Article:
A Vietnam veteran suffering from post traumatic stress disorder breaks out of a VA hospital and goes on a road trip with a sympathetic traveler to start a worm farm in California with his fellow veterans.
A British mercenary arrives in pre-Revolution Cuba to help train General Batista's Army against Castro's guerrillas while he also romances a former lover now married to an unscrupulous plantation owner.
During the Civil War Confederate soldiers escape from a Union prison and head for the Mexican border. Along the way they kill a Union courier who has a message that the war is over. Keeping the message a secret, the Captain has his men go on and they soon find themselves in a battle with the Union search party who also is unaware of the war's end.Written by
Maurice VanAuken <firstname.lastname@example.org>
In the "night" escape scenes, the sky is shown as blue and white clouds are visible indicating it was shot during the day using a filter to make it appear as night. See more »
[as the cavalry detail approaches the cantina, several Mexican prostitutes meet them on the porch excitedly trying in Spanish to tell them of the trouble the Confederates have caused - one of them approaches Major Wolcott directly]
Maj. Tom Wolcott:
What does she want?
Sir, they're women... more or less. I don't think they know.
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There are two versions of this film. The longer version runs 89m and the shorter version, released on UK VHS under the title The Long Ride Home, runs 83m (or 80m in Pal). See more »
Others have nailed it. It's the casting that makes this movie interesting. Makes it worth watching too. Many names here. Ironically, Harrison Ford, probably the biggest name of all when one takes the long view, was an absolute total no-named nobody in 1967. Glenn Ford was the only true Hollywood movie star in the cast, although probably a little past his prime at this point. Meanwhile, Paul Peterson, Inger Stevens, and even Max Baer, Jr, who were household names in 1967, might well have younger folks these days scratching their heads, saying "Who?" But they were names then, mainly TV names of the day, but names nevertheless.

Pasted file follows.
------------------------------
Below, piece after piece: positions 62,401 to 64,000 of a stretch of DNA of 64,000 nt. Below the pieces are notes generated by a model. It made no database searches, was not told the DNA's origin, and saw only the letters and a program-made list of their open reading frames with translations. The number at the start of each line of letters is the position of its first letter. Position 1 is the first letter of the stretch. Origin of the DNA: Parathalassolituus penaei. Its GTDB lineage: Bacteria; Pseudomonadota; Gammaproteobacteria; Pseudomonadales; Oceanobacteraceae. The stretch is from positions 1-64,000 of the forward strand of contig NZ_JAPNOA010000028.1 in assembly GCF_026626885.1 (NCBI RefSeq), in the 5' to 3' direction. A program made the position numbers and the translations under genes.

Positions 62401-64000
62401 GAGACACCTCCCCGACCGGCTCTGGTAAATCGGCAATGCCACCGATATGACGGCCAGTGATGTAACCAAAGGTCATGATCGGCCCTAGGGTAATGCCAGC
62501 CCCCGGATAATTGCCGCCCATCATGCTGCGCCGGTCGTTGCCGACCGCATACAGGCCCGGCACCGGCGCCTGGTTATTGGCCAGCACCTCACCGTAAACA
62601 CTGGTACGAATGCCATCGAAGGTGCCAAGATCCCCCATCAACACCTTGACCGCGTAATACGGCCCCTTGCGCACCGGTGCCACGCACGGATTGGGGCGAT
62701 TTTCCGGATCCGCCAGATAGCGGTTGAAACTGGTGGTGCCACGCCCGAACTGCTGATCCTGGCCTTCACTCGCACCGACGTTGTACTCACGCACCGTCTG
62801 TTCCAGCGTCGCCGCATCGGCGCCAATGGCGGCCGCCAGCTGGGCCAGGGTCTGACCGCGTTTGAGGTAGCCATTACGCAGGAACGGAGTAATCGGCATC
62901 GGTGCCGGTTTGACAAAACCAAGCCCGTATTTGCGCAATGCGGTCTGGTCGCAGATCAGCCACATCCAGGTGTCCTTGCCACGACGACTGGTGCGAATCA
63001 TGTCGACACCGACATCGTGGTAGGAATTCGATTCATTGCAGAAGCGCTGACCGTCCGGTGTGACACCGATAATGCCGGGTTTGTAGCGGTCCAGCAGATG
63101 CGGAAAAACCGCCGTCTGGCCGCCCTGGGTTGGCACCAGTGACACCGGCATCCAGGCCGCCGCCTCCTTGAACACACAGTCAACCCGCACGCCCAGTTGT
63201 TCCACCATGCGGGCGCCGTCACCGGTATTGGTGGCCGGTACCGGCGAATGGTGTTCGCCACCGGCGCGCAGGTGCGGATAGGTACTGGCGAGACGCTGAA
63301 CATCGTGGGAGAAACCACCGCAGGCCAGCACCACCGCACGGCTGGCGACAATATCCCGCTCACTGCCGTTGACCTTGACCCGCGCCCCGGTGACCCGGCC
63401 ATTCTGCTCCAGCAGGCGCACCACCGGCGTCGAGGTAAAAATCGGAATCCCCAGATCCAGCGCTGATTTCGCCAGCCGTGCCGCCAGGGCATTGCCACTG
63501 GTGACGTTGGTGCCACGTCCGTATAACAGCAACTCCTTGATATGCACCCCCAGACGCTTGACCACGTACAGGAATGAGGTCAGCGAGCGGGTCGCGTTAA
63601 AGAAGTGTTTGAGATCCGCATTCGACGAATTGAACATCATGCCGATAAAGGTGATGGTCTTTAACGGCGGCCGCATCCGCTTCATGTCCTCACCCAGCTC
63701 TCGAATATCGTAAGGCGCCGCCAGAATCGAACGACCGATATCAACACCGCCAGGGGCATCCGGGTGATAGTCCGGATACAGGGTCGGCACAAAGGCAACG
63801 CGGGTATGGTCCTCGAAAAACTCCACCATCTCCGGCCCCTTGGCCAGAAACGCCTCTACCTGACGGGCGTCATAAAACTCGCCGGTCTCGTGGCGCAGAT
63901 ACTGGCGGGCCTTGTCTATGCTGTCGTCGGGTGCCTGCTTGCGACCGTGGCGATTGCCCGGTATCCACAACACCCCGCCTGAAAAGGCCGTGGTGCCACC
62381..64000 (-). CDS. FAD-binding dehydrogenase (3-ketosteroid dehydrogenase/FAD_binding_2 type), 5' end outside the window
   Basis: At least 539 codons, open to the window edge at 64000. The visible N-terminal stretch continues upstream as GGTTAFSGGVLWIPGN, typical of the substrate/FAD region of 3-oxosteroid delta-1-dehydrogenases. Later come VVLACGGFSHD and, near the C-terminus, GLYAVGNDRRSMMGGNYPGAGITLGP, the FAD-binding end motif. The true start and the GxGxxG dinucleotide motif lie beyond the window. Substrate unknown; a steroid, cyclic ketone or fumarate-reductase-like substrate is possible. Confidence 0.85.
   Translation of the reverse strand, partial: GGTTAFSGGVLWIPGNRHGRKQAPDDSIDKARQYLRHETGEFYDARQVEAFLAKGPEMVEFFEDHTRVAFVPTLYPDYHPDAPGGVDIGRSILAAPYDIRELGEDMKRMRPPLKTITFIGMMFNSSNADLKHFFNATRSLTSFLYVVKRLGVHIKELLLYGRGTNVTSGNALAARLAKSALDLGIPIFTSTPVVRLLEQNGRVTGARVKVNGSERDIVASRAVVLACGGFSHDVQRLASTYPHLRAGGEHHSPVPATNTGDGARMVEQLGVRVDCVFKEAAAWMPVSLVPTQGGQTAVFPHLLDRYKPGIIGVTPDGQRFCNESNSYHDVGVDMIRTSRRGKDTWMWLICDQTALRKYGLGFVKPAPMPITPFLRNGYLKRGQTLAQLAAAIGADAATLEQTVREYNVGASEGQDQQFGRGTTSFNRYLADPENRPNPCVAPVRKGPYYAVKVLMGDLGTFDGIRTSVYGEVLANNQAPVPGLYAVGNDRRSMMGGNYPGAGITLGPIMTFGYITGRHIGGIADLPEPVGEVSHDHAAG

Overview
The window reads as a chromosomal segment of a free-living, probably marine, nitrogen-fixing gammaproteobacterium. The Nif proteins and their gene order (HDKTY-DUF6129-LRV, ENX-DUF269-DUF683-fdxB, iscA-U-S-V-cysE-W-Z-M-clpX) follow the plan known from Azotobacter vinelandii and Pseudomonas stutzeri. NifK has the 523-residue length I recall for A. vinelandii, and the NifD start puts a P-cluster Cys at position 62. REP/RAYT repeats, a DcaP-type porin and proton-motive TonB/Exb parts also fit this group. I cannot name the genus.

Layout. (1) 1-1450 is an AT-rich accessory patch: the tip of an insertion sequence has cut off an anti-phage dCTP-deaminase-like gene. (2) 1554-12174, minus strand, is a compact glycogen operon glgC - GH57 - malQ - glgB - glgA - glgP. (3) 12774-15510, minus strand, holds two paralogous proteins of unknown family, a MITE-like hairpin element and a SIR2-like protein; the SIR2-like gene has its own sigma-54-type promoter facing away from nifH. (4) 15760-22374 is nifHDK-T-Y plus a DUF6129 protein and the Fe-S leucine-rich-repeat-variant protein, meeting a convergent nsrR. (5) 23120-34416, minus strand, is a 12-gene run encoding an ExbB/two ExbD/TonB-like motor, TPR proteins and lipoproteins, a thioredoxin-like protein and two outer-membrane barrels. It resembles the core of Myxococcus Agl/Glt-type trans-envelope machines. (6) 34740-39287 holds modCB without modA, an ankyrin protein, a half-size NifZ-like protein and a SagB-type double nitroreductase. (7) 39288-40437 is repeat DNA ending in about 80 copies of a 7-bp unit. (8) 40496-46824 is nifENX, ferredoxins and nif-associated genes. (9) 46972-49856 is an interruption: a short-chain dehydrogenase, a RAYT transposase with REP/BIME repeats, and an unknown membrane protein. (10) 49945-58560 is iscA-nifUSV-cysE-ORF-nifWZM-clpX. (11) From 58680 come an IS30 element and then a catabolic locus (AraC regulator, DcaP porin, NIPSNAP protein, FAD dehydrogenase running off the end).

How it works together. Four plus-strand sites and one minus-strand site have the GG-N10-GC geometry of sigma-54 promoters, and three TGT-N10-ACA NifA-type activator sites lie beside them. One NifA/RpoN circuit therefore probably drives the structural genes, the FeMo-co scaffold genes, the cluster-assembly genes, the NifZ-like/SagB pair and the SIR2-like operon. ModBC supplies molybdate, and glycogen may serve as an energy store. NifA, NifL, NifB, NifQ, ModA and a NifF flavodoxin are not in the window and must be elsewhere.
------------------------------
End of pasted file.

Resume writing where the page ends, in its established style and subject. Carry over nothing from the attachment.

Based on the inspired casting, clearly somebody had some higher aspirations for this movie. Somebody was trying hard to inject superior production values into this project. Somebody wanted this to be a box office success, maybe even a noteworthy film. But, alas, whatever it was, something was lost along the way. We could speculate about it 41 years later, try to pin it on somebody, but why? No point to that. Suffice it to say that somehow somewhere before all was said and done it lost its edge.
Another consideration is the year, 1967. How could this offering ever hope to compete? As I've written elsewhere, 1967 was the very best year ever for movies. The Graduate, Cool Hand Luke, In The Heat of the Night, Guess Who's Coming to Dinner, Bonnie and Clyde, The Dirty Dozen. Remarkable films all. There might be one such notable movie of the caliber of those in any one year. Two would be better than average. But six in one year? Extraordinary indeed.
The point is that 1967 was a remarkably good year for movies. Of course it's hard to flatly state that it was the very best movie year ever, because how could one possibly measure that? It is based on pure opinion. But try this: name another year that was any better than 1967. No can do. So this is the stuff A Time For Killing was up against as competition for the box office dollar back in 1967. It never really had much of a chance. In another year it might have fared a little better. But in 1967 it got lost.
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